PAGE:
Non-motoring > A bit of a Holiday report. Miscellaneous
Thread Author: Zero Replies: 19

 A bit of a Holiday report. - Zero
Because they, holidays away that is, are pretty rare these days.

We hauled the Crossover camping Vehicle down to a site called Damage Barton nr Mortehoe in North Devon. The views across the bright coloured gorse coast & Bristol Channel to Wales were superb.

A cold wind but bright and sunny for most of the week, we did the three glorious miles of Woolacombe beach several times, Strolled through the tiny back streets of Appledore stuffing the finest ice cream ever - Hockings, Had Fish and Chips with a cold takeaway GnT sitting on Woolacombe beach watching the sun set, walked several miles of the SW coast path, eaten superb Cornish Pasties, Fantastic Cream tea in a hotel garden surrounded by peacocks and the one bad day was a Fresh Crab sandwich with lemon and lime mayo eaten in a cave nr Lynmouth.

Not done this part of devon since I were a nipper, not sure why anyone would clamour to get away to Spain, in the current climate when you can do this.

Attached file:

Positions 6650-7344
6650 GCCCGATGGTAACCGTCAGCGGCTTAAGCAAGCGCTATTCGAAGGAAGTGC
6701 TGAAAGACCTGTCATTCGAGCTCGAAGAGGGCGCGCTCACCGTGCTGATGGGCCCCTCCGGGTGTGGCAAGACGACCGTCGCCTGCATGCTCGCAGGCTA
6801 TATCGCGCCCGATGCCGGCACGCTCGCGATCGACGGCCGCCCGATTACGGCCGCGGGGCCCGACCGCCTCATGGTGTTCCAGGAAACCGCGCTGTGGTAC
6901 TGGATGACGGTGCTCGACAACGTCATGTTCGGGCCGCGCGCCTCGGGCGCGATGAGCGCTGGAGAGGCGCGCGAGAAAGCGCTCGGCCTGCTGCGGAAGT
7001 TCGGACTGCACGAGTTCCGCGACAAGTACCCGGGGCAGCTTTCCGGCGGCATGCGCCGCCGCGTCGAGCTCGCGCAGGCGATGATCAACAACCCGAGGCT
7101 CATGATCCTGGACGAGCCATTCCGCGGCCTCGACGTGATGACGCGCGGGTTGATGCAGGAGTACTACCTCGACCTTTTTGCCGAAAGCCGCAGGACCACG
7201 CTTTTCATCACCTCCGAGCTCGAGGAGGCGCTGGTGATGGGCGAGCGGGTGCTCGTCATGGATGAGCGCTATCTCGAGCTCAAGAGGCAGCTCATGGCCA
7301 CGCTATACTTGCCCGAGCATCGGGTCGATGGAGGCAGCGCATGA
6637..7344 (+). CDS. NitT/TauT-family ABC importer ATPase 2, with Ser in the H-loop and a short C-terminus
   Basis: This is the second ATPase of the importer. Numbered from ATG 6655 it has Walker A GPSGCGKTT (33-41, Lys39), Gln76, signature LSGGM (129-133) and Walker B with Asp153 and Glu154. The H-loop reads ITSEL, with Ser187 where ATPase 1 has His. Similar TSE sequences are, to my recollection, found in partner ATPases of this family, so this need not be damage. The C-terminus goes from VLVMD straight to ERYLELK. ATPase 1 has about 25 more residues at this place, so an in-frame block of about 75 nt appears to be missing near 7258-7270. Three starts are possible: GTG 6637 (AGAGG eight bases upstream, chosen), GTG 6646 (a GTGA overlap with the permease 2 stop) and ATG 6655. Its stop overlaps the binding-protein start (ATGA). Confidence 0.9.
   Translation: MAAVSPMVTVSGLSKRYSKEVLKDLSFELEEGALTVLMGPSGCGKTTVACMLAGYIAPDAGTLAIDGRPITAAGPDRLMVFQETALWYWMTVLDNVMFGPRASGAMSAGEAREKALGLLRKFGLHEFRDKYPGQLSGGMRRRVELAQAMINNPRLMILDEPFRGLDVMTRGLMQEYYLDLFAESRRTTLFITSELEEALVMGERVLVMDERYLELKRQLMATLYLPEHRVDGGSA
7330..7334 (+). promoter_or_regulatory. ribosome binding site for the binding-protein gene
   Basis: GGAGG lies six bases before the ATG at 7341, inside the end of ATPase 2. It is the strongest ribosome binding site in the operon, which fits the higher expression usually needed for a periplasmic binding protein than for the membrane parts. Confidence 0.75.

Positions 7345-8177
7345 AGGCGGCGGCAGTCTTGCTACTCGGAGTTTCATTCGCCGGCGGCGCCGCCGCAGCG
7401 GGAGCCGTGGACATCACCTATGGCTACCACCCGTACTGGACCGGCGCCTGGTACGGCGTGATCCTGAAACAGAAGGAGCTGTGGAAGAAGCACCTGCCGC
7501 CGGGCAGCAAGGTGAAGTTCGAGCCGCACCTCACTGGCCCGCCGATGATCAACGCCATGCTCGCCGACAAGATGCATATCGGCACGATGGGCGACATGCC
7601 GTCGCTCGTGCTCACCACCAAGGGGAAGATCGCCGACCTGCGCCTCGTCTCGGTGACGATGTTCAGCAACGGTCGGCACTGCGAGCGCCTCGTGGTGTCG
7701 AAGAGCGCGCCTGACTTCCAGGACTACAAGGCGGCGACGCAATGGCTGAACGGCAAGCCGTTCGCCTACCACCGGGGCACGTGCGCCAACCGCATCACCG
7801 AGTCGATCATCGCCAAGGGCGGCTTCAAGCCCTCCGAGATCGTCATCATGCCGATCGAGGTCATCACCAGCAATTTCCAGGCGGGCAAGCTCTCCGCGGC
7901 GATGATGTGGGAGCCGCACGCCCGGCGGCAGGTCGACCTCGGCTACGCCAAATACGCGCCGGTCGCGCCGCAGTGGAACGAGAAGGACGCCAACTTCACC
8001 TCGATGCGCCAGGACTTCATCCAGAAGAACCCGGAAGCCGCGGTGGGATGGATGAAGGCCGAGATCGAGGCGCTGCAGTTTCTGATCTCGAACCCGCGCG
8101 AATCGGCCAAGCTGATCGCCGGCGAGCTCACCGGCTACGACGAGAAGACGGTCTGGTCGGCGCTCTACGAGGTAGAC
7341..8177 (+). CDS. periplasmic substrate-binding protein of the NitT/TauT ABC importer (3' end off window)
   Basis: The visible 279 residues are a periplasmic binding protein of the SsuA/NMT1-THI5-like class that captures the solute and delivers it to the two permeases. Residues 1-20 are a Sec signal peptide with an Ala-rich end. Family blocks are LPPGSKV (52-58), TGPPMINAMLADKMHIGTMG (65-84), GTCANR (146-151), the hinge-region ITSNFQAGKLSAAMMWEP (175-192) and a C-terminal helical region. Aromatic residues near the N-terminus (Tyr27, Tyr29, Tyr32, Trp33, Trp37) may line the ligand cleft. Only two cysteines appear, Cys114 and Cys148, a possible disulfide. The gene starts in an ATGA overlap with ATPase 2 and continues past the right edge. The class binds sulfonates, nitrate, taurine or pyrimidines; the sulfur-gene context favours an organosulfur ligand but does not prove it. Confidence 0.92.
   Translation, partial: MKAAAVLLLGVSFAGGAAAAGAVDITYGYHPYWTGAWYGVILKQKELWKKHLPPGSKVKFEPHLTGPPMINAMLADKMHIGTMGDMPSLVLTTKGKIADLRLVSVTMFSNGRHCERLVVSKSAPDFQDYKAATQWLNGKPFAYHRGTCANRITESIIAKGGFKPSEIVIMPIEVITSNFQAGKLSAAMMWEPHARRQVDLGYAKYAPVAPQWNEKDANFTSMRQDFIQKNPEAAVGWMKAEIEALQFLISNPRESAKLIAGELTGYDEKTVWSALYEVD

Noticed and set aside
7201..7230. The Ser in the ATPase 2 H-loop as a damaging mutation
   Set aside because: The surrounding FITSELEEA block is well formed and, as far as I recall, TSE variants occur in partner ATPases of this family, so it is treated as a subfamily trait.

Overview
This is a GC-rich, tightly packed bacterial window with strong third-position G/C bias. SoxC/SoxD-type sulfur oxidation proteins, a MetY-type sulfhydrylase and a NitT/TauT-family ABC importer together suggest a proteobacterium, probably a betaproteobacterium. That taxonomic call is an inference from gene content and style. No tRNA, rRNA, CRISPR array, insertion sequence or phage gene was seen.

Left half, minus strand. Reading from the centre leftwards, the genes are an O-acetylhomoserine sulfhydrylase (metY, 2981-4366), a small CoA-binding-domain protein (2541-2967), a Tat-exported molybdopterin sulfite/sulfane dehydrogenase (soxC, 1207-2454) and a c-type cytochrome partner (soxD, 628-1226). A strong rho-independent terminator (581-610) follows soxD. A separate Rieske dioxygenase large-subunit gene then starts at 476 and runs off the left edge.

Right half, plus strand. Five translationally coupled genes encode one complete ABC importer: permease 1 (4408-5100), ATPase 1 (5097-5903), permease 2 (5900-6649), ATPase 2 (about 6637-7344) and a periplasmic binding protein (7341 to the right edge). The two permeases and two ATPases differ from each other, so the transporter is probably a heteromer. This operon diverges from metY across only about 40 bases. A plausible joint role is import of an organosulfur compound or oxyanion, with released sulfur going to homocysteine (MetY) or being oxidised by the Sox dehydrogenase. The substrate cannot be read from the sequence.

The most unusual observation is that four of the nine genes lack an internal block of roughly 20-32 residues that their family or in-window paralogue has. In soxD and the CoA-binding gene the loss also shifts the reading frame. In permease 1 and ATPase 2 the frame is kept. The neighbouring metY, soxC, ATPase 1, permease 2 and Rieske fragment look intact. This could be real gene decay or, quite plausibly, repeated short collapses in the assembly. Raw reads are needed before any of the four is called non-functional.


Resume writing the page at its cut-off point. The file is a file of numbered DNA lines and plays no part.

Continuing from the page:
And a history bonus. Found this:,-4.22116847,51.75385166a,105.75344082d,35y,-0h,0t,0r

Know what it is? I looked it up.
 A bit of a Holiday report. - No FM2R
>>Know what it is? I looked it up.

I do, and i don't need to look it up.

I know Devon well, my parents lived in Ottery and my Uncle in Totnes, as well as my own time down there.

Great place.

>>not sure why anyone would clamour to get away to Spain

Lovely parts of Devon compared to tourist areas of Spain, I entirely agree. But the lesser or no tourism areas of Spain, especially inland, are absolutely wonderful. For much the same reason that Devon is.

Glad you had a great time, must have been a welcome release I should think. I can't wait until I can do something similar.
 A bit of a Holiday report. - Bromptonaut
Meant to report something similar from last week either in a new thread or the old caravanning one.

We took our Explore 304 down to Longleat last weekend - arrived Thursday with departure planned for Monday. Weather was excellent throughout and while my 'Mr 'Ow Much?' friend from Yorkshire declared the approx £25/night outrageous I thought it OK. Well set out C&MC site with good level pitches for 'van and awning, 16amp leccy and all facilities useable except the showers.